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Daniel Ruth

Yuletide missives miss the mark

This is probably a Scrooge-esque impolitic question, but does anyone really, really, really care that the offspring of someone you barely know went spelunking in Antigua over the past year?

And thus we have the dilemma of the annual Christmas letter, which arrives each season to the stultifying dread of its recipients. Think of these things as the holiday fruitcake of language.

"Uh, could you please try to be just a bit more upbeat this year," the Nasturtium of Nordstrom's asked as I sat down to prepare this year's Yuletide missive. I suppose the 2008 letter about being laid off from a local sandwich board didn't quite capture the joy and brotherhood of the season.

After all, in past years I've always preferred to adopt a sort of existential Albert Camus meets Eugene O'Neill approach to the Christmas letter, namely that life has no meaning; it is filled with successive litanies of grief, misfortune and despair — resulting finally in death. And then there are the more unpleasant aspects to the human condition.

What else would you expect from someone whose favorite color is black?

Perhaps the only thing more depressing than reading my Christmas letter is reading everybody else's.

Once a year we have to be subjected to learning that Biff and Buffy essentially lived the exact same life as just about everyone else over the preceding 365 days. They either got a new job or (if they are lucky) remained in the one they had. They either moved or stayed in the same house. The kiddos either are still in school — or they are not.

We are told about second homes, or fabulous trips to Europe, which certainly offer vicarious thrills as we lick the Fancy Feast can for the last morsel.

Look, I don't mean to be rude — well, maybe a little bit — but for many people, with whom we have the merest of social contact yet who still insist on sending us Christmas cards with pictures of their children and a letter detailing their every drool, I not only don't care that they made the soccer team, but I barely remember even meeting them. Good grief, I barely remember meeting their parents.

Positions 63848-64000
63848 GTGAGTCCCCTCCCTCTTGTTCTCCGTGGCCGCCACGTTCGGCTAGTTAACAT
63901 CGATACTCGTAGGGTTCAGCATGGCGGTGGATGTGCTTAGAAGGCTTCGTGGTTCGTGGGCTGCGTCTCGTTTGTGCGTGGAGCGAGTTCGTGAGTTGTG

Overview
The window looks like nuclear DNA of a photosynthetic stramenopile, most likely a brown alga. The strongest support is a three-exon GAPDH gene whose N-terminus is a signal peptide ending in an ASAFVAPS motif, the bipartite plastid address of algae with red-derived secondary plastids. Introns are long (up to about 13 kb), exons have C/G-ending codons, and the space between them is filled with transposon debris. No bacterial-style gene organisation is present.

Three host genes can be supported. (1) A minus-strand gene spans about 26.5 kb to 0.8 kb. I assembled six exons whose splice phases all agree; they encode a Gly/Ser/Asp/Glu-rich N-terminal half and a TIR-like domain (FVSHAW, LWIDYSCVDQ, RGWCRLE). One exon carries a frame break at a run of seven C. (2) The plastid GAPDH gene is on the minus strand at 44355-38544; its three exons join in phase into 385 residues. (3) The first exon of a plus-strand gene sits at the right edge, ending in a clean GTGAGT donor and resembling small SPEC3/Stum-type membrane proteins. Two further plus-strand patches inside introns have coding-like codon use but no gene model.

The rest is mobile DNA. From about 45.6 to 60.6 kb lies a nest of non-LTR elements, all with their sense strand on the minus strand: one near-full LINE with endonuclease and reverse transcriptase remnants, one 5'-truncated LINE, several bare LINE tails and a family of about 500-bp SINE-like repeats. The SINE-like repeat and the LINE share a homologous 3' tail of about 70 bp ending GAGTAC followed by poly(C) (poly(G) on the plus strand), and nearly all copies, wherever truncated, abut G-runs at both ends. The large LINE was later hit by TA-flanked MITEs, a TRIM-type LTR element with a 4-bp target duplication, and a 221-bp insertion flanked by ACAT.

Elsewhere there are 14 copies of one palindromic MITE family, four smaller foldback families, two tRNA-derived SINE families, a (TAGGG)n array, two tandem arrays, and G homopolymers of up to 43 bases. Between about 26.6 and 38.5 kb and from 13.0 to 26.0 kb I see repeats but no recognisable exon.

And I despise soccer.

Can we basically all agree that unless you are: a) a contract CIA assassin, b) Barack Obama, c) Megan Fox, d) Capt. Sully Sullenberger or e) Tiger Woods, your Christmas letter is going to pretty much pale in comparison?

Or if you are going to insist on sending out a Christmas letter, could you please have the common decency to lie? Tell me about life in the witness protection program. Recount the moment you received the Nobel Peace Prize. Fill in the details about running into Osama bin Laden on a beach in Rio. And just how was that White House state dinner you and your spouse crashed?

If you have pets, especially large, goofy dogs, pictures are fine as long as they are doing embarrassing stuff like getting stuck in the toilet, or standing on the kitchen counter polishing off a Boston cream pie, or getting randy with the lawn mower.

You know, nothing says Christmas more than a golden retriever dressed up as one of Santa's elves.

To be perfectly fair, much of this Christmas letter cynicism is my own fault. When the most thrilling moment of the past year was writing a 30-page paper on the rhetoric surrounding the health care debate for graduate school, we're not exactly flirting with "Danger Is My Business" territory here.

And not to be outdone, the Bombshell of the Balkans cranked out her own graduate school treatise on the assassination of Lincoln. There were moments there when it was a virtual academic bloodsport to see who would have more footnotes.

The stockings are hung. The Christmas geegaws are in place around the house and of course, the boys, Donald Trump-In-Waiting and Chuck Yeager the Elder, have embraced an old, much revered family tradition of belittling our choice of Christmas tree and our ineptitude in decorating it. Good times. Good times.

There is only one more task to accomplish, aside from the run to the liquor store, and that is the drafting of the Christmas letter, anxiously awaited by our friends and family like the arrival of the swine flu virus.

"Uh, could you please try to be just a bit more upbeat this year?" mused the Marigold of Macy's.

Well, there was that heart attack back in November …

Yuletide missives miss the mark 12/24/09 Yuletide missives miss the mark 12/24/09 [Last modified: Thursday, December 24, 2009 4:39pm]

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Daniel Ruth